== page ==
A modern lifestyle brand redefining motherhood

There are remarkable similarities in the ways that women are cared for all around the world after they give birth. While specifics may differ, what is shared across cultures is the attention to creating an environment that respects the five universal postpartum needs.

Those needs are:

  • An extended rest period
  • Nourishing food
  • Loving touch
  • The presence of wise women and spiritual companionship
  • Contact with nature

1. Extended rest period

Around the world, new mothers are expected to rest for the first 20 to 60 days after giving birth. Women are literally sequestered in order to rest. Women are cared for so that they can direct all their care toward their babies. A new mother is supported in resting so as to give her body, mind and spirit time to harmonize and process everything she has just experienced. Both classical Chinese medicine and Ayurveda—the two modalities that offered me the most healing support—view this time as the most critical in ensuring a woman's long-term health.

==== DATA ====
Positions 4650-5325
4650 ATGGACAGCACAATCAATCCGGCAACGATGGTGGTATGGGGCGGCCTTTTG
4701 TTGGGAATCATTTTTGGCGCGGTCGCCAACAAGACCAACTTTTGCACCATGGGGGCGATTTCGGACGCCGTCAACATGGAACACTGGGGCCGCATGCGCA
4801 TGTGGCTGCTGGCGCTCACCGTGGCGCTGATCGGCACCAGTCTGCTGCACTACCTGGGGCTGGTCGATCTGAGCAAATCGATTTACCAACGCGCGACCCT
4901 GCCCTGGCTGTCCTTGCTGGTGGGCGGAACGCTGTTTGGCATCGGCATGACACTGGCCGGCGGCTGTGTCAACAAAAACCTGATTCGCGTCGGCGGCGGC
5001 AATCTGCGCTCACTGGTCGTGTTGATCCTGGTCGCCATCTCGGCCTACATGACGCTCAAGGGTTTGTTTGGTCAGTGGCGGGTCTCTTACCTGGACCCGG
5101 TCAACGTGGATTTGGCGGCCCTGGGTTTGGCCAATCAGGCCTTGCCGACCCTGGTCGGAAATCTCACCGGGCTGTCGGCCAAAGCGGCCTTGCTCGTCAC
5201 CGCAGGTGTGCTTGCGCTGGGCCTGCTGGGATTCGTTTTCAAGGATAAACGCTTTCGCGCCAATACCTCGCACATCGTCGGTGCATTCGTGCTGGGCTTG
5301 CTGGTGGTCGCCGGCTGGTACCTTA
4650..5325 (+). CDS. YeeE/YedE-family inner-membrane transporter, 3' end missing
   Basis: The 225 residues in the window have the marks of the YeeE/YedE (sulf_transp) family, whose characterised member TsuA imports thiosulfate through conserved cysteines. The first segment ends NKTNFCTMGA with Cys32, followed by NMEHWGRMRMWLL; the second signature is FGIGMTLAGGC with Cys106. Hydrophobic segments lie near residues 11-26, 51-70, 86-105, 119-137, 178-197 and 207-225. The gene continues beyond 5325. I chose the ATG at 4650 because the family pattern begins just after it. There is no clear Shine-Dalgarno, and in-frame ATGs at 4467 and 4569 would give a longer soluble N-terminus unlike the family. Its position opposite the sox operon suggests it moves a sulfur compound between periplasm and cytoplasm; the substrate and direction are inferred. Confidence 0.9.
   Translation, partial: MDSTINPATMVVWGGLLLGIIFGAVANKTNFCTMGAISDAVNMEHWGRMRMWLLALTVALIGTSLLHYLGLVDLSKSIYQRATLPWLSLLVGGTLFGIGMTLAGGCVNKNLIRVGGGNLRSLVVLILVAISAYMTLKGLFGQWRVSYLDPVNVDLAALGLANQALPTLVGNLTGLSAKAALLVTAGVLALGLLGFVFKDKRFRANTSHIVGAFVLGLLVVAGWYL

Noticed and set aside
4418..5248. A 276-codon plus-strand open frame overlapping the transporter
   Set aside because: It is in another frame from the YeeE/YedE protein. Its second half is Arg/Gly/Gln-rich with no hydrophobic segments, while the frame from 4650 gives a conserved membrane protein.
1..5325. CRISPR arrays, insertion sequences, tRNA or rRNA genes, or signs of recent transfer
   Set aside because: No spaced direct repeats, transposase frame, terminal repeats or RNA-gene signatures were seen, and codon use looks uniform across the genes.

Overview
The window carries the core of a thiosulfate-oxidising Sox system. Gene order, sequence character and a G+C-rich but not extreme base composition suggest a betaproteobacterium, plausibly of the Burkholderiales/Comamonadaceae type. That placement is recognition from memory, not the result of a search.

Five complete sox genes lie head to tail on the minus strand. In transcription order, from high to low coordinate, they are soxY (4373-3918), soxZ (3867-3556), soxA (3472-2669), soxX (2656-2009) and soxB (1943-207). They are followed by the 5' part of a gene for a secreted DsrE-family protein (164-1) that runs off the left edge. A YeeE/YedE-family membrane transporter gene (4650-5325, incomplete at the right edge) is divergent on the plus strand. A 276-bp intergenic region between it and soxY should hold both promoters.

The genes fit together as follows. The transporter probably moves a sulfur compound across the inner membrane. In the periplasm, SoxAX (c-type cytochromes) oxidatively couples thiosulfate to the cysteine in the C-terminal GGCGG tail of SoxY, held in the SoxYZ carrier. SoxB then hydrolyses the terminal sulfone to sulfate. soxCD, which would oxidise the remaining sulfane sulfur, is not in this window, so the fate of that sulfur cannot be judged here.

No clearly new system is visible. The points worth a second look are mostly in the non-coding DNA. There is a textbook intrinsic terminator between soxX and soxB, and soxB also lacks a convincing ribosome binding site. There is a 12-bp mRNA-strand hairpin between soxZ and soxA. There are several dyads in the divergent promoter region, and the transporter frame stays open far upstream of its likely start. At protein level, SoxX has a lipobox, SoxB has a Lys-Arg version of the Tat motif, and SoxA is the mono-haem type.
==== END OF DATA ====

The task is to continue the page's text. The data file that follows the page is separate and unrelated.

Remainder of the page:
The Chinese call this period zuo yuezi, which means "sitting out the month," sometimes translated as "confinement." I have also heard it referred to as the golden month.

In India, this period is called the sacred window, and women move from their marital house back into their mothers' houses so they have no household responsibilities: they know if a woman is in her own house, she won't resist housekeeping!

Vietnamese women respect this time called nằmổ, "lying in a nest," by eating tonics and soups, and sitting over charcoal stream prepared by their aunts and mothers.

In Mexico and Guatemala, this 40-day rest period for healing and mother-infant bonding is called la cuarentena.